Big pharma snub, lack of placebo to blame for lack of medical pot research: experts

Despite a growing number of Canadians turning to medical cannabis

A disinterested pharmaceutical industry and the conundrum of finding a convincing placebo are just two reasons experts say there has been little quality research into medicinal marijuana.

A growing number of Canadians are turning to medical cannabis despite questions about its risks and effectiveness as a health product.

Marijuana’s unconventional journey onto the medical market puts it at odds with more mainstream medications, which typically undergo years of costly scrutiny before being approved for use, said Mark Ware, a pain researcher at McGill University Health Centre in Montreal.

Ware said pharmaceutical companies are willing to pay hundreds of millions of dollars for clinical trials because once a drug is approved they have a window of time to sell it exclusively.

“When you think about medications that have been given approval to be sold in pharmacies, that’s where most if not all of our medications come from,” he said.

“That model simply does not hold for much of the classical herbal cannabis research, where you’re looking for basic claims of efficacy and safety, but not trying to make a formal claim for a product that is going to be patented.”

READ: Marijuana rules will be ‘a work in progress’

Ware, who also served as vice-chair on the federal government’s task force on legalizing cannabis, said competition among licensed marijuana producers is leading some of them to funnel money toward research in an effort to differentiate their brand from others.

But Dr. Mike Allan, a professor of family medicine at the University of Alberta in Edmonton, said there are few benefits for producers to conduct the research.

“It’s already at market so there’s really no incentive, or virtually no incentive, for licensed producers to take the money they’re generating from the sale of these products and reinvest it in research,” Allan said.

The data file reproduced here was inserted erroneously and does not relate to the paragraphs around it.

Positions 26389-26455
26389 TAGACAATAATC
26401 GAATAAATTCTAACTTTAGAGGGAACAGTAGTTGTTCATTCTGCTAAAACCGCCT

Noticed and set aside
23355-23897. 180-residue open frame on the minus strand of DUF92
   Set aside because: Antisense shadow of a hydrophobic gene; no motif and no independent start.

While a positive outcome might not have much of an effect on the industry’s bottom line, a negative outcome could seriously harm profits, he added.

Data from Health Canada show the number of clients registered with licensed medicinal cannabis producers jumped between June 2016 and June 2017, from 75,166 to more than 200,000. Registrations more than tripled in each of the two previous years.

University of Saskatchewan professor, Robert Laprairie, said the absence of the pharmaceutical industry means medical marijuana research is being done for the benefit of the patient.

“We’re in a unique place because a lot of large pharmaceutical companies are reluctant to fund these studies where they don’t necessarily see the incentive for something that they aren’t able to patent,” said Laprairie, who conducts cannabinoid research at the university.

WATCH: Province, Feds see lots of work ahead of marijuana legalization

Laprairie said he has seen a heavy push in recent months from academics, patients and licensed producers for more medical cannabis research.

But Dr. Meldon Kahan of the Women’s College Hospital in Toronto, said this kind of research, sponsored by licensed producers, is still problematic.